3.     THE NECESSITY OF A 3RD PARTY BACKUP AND RESTORE SOLUTION
With Microsoft focusing on its core service, taking internal backups, and ensuring everything is distributed between multiple data centers...what else needs doing? Office 365 has been designed in such a way that you as an organisation do not need to worry about core infrastructure. You never need to worry about patching or backing up and monitoring the core infrastructure. Microsoft ensures that they are not the cause for any data loss, but have also limited the administration and end user backup and restore capabilities. If an administrator or end user in your organisation simply deletes files and you cannot restore them, you would need to contact support and wait for a solution with no timeline guaranteed. Having the ability to recover from simple deletions along with major outages is more important than ever before. Expecting end users to be the source of the backup and the mechanism for restoring is a risky approach to take. The recommended approach is to have a solution that allows for individual item, file and container level backup and restores. This allows both end users and administrators the ability to work without worrying that their critical business files and data could disappear at any time without a chance of recovery.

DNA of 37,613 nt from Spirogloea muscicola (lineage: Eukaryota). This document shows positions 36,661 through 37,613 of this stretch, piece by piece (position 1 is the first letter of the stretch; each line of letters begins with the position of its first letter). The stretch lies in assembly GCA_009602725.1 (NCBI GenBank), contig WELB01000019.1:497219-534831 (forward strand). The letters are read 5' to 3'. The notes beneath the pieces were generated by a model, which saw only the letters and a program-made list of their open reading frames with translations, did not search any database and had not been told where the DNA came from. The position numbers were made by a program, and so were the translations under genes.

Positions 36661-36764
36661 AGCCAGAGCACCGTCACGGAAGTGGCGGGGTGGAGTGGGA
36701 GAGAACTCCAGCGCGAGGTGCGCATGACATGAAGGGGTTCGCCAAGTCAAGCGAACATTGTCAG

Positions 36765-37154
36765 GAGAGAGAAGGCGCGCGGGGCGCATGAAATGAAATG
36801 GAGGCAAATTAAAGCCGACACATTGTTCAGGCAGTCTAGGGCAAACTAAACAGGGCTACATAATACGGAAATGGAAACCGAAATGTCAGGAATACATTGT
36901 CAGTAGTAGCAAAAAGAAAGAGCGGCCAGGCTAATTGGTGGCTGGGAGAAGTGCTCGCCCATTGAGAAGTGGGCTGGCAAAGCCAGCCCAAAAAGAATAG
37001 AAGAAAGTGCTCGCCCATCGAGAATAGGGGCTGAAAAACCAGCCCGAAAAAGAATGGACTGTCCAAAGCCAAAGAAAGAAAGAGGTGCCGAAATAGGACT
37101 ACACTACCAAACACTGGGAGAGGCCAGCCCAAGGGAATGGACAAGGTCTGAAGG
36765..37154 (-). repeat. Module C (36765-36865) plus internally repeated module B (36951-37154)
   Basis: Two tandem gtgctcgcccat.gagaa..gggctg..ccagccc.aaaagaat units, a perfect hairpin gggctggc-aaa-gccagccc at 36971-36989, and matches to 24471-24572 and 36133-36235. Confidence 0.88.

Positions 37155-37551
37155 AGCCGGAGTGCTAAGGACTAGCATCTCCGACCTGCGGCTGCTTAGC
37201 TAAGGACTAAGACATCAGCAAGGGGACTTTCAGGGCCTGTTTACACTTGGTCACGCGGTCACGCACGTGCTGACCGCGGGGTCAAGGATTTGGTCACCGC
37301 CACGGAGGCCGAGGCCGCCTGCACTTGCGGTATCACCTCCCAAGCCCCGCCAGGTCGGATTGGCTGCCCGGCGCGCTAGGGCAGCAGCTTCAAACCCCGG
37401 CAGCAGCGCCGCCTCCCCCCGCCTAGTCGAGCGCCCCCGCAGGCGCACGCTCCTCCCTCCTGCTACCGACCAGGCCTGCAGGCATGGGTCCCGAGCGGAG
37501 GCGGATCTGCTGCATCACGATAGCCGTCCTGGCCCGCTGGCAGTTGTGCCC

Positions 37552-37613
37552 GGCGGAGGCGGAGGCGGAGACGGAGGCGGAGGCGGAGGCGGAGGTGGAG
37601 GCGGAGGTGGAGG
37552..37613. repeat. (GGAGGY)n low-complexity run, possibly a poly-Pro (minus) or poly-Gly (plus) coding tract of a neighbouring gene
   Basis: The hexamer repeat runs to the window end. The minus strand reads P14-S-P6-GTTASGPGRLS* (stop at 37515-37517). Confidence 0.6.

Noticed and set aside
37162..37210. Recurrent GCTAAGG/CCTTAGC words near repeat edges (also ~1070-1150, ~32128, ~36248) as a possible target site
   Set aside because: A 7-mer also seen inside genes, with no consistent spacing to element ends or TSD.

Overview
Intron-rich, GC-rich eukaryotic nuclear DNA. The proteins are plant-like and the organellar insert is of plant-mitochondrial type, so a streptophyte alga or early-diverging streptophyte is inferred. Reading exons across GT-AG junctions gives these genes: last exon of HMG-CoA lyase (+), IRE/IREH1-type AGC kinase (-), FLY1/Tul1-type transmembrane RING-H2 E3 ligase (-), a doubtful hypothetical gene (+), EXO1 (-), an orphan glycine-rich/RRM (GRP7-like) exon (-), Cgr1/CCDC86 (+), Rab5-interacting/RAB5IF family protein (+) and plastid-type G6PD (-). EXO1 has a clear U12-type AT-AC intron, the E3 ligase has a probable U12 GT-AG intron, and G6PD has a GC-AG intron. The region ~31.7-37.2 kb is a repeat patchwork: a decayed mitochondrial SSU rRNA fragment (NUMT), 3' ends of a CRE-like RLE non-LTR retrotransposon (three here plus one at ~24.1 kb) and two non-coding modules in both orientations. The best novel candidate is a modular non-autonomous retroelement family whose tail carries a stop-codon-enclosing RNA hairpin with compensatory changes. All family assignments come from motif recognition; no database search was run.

To find out more about how you can keep your Office365 data backed up, see Datto’s eBook Backup for Office 365: A New Hope for Data, which covers the common causes of Office 365 data loss, and key tips for recovery.